GMO news related to Mexico

30.11.2020 |

Leydy Pech - Goldman Environmental Foundation

Leydy Pech, an indigenous Mayan beekeeper, led a coalition that successfully halted Monsanto’s planting of genetically modified soybeans in southern Mexico. The Mexican Supreme Court ruled that the government violated the Mayans’ constitutional rights and suspended the planting of genetically modified soybeans. Because of the persistence of Pech and her coalition, in September 2017, Mexico’s Food and Agricultural Service revoked Monsanto’s permit to grow genetically modified soybeans in seven states.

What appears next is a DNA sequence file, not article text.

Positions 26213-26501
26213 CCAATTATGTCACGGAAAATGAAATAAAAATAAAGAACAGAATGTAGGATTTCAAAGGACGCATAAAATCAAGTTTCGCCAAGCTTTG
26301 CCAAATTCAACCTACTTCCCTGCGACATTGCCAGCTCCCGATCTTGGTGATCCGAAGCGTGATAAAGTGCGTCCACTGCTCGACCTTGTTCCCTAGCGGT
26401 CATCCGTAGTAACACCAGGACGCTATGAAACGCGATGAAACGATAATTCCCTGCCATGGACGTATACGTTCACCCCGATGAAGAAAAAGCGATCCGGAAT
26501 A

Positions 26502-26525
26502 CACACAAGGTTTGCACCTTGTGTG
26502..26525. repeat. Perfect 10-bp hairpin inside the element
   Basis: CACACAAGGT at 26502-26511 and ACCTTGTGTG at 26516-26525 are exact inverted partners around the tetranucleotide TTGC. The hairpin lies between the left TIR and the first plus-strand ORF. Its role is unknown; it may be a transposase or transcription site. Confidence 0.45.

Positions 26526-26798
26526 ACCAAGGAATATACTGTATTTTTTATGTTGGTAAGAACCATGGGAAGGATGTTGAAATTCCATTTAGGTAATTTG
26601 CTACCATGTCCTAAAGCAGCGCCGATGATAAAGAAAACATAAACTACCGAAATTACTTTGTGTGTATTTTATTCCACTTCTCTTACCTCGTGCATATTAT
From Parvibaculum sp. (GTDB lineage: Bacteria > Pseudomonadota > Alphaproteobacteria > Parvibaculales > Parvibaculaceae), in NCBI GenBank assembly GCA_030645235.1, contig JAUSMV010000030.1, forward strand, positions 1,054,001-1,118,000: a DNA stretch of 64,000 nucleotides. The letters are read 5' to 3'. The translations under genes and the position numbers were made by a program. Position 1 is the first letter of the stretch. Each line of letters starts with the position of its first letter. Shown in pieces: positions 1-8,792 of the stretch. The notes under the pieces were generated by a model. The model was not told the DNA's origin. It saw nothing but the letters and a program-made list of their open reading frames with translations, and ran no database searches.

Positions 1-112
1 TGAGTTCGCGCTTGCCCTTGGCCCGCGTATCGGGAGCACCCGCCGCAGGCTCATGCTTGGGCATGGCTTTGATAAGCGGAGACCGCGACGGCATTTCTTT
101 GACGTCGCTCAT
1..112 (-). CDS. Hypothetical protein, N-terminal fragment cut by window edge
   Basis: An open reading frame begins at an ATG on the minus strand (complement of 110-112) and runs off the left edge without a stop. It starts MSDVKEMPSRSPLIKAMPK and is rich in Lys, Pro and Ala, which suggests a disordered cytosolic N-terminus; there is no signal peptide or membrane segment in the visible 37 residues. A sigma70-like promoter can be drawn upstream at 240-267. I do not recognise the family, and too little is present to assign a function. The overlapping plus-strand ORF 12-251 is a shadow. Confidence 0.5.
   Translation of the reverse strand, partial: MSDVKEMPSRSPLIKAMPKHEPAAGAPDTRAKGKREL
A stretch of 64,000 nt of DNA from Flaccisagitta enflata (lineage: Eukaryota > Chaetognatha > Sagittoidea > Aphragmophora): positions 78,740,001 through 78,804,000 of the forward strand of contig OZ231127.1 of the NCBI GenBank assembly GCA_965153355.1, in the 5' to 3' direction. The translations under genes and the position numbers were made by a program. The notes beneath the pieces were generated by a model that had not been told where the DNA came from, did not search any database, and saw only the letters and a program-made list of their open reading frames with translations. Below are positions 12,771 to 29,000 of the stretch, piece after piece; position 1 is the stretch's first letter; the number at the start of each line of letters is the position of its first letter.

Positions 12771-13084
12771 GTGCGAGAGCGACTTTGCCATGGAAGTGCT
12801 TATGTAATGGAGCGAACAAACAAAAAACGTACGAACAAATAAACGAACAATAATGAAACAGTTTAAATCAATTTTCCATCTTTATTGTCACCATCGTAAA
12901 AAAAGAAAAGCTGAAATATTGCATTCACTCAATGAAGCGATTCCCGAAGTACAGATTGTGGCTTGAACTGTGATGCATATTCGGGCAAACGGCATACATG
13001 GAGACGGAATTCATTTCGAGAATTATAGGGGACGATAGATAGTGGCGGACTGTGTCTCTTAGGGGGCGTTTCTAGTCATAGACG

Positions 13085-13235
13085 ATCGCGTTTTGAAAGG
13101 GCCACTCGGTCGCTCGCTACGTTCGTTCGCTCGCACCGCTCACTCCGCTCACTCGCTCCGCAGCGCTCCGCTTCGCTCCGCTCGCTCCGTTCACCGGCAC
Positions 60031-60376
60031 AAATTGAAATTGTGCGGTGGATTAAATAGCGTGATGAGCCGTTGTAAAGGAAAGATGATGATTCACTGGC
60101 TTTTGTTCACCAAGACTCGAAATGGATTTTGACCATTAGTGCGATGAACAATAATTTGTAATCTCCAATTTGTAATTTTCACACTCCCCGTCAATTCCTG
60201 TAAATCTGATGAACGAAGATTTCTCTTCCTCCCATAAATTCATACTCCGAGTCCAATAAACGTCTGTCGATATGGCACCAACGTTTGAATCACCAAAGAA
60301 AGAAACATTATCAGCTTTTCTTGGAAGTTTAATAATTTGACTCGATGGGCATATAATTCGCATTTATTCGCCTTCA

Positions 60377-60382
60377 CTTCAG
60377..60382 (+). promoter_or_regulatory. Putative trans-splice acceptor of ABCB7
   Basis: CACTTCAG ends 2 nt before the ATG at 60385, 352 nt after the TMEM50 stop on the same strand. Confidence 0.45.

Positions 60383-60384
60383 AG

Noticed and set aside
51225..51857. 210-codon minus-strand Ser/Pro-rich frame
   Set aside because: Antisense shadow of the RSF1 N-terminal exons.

In 2000, Monsanto began growing small, experimental plots of genetically modified (GM) soybeans in Mexico. In 2010 and 2011, these projects were elevated to “pilot projects” by the government. The GM soybean used by Monsanto (now owned by Bayer) is known as “Roundup Ready,” a reference to the plant’s programmed genetic tolerance to high doses of the herbicide Roundup (also a Monsanto product). The main ingredient in Roundup is glyphosate, a probable carcinogen that is also linked to miscarriages and birth defects.